Act Thirt33n are a young pop alternative/emo band from Atlanta who have already played some impressive venues such as the Hard Rock CafÃ©’s Velvet Underground and Taste of Atlanta. Consisting of Alec Ragsdale (lead guitar, vocals), Andy Morgan (lead vocals, rhythm guitar), Ashley Smith (bass and background vocals) and Pat Meisel (drums), this act is hoping their sound will have a wide appeal in punk and emo rock circles. Inspired by acts such as My Chemical Romance, A Day to Remember, and Emery, their debut EP is called “Salute and Smile”.
“Shine” has a classic emo sound, if not somewhat predictable for the genre. All the same, the musicianship is there and the band can play. Andy Morgan’s vocals are surprisingly charismatic, and although things get slightly pitchy on the chorus, he shows a knack for phrasing and dynamics, just like the band. And it should also be noted that vocals are supposed to be somewhat raw in this genre of music, so it’s not an issue here. There is an inspired feel Act Thirt33n is capturing as a band. If you’re not a fan of the pop punk or emo genres, chances are you won’t be swept up, but for fans of these respective genres, they hit the mark, and “Shine” is a worthy anthem.
“Sic’ Em Boys” finds them flexing a bit more punk rock fury and a call-and-response vocal between Andy Morgan and Alec Ragsdale slightly similar to acts like Thursday. The megaphone on the 2nd verse shows a seed of experimental At the Drive-In type potential that Act Thirt33n could easily grow into on future releases. With hints of aggression and rock n’ roll, this song shows versatility and confidence.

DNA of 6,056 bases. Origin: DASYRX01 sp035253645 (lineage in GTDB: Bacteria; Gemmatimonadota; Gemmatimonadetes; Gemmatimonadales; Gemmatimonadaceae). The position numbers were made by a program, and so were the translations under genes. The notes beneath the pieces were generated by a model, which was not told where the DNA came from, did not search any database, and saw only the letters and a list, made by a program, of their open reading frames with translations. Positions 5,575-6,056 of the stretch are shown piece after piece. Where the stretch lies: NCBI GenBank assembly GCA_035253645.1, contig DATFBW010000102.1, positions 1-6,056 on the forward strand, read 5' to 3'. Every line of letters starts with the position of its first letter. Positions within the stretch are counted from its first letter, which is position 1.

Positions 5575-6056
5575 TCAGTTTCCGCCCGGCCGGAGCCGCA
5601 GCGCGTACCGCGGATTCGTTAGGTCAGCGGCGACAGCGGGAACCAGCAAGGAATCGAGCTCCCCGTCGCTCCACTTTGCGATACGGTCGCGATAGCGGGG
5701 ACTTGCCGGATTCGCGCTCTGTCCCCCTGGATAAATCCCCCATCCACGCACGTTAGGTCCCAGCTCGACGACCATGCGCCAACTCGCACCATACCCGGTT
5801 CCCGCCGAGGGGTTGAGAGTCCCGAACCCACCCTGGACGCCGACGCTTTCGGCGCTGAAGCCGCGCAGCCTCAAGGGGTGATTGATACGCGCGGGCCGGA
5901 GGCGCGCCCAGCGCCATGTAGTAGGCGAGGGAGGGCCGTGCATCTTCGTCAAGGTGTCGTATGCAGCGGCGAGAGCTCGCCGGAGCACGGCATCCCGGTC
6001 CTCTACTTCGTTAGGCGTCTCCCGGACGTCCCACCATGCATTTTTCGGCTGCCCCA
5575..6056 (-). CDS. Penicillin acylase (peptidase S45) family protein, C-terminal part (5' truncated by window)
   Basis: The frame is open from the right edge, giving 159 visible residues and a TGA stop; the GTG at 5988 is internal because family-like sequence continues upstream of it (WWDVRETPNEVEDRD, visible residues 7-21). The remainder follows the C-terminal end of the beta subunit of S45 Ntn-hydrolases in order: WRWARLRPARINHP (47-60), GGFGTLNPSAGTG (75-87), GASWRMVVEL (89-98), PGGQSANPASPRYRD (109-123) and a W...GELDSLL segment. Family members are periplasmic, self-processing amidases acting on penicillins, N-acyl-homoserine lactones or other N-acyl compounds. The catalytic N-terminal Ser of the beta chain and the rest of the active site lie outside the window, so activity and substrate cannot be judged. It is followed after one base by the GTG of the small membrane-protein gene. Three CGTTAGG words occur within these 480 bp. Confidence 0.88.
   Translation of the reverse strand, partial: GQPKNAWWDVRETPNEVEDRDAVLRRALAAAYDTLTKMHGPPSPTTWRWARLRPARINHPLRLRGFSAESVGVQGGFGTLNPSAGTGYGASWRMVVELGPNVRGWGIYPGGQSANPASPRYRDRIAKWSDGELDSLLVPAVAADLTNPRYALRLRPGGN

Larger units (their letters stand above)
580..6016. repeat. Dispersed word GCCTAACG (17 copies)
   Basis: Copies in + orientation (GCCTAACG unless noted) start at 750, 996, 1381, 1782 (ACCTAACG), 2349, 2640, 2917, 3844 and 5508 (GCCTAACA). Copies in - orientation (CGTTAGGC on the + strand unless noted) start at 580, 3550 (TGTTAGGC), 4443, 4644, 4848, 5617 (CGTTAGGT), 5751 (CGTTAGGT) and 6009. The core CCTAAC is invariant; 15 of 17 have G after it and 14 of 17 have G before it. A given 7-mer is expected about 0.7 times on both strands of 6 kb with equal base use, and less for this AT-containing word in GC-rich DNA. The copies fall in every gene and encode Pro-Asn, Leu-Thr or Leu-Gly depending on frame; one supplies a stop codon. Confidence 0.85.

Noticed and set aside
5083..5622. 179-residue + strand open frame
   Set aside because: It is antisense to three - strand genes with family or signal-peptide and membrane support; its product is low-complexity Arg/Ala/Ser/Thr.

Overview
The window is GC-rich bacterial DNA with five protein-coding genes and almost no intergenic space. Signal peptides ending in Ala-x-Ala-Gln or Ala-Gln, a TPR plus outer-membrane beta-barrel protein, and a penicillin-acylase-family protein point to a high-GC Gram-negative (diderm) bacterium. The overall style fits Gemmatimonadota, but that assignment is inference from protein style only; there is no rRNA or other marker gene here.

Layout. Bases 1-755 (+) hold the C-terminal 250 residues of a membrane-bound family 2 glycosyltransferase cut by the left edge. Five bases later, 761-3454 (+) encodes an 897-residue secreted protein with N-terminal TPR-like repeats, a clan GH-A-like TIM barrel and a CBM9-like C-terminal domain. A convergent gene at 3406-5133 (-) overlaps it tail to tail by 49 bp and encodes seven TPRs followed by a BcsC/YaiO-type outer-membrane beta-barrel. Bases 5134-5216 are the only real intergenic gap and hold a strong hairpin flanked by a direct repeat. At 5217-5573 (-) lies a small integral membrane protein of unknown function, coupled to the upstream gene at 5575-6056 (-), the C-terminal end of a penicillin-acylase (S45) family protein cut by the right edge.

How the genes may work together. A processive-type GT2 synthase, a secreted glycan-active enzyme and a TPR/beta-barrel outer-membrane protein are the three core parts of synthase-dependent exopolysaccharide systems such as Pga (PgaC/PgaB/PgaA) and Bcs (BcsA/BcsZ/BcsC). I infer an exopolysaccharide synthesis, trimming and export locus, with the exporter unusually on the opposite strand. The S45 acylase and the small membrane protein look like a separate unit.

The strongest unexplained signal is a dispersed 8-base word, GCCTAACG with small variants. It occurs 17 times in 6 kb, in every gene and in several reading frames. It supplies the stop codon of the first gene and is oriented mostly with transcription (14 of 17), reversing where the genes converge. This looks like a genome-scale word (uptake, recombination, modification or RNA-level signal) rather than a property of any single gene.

“Rabbit” is dreamier, with a shoegaze influence and a wall of thick guitars. The keys on this track really elevate the song, and they’re so well placed that you barely notice them at first. The band shows their affinity for gang vocals and it works greatly in their favor. “December Thieves” has a beautiful intro and some very strong lead vocals from Andy Morgan, as well as harmonies from bassist Ashley Smith. Had this release been more heavily produced, this would have easily been a radio single. Call it a shoegaze slow burner. Go ahead and bob your head. It’s ok. I’m doing it too. “Last Breath” sounds more specifically directed towards the kids who go to Act Thirt33n’s live shows, and a filler track on the release. At the same time, it could very well be a favourite amongst their fans.
Act Thirt33n’s “Salute and Smile” should be considered a demo because of the very indie production, although this is not a problem for a few reasons. The production gives the release a very underground, early 90’s sound. This is also a debut release from a young band, and they achieved what they set out to achieve. It’s a “scene” release in the sense that it’s not offering anything new stylistically, but the band prove themselves as worthy of continuing their growth with a follow-up that could be quite strong. Each band member is talented and have good song-writing sense, so the future could be bright.
By: James Moore – firstname.lastname@example.org[Rating: 3.5/5]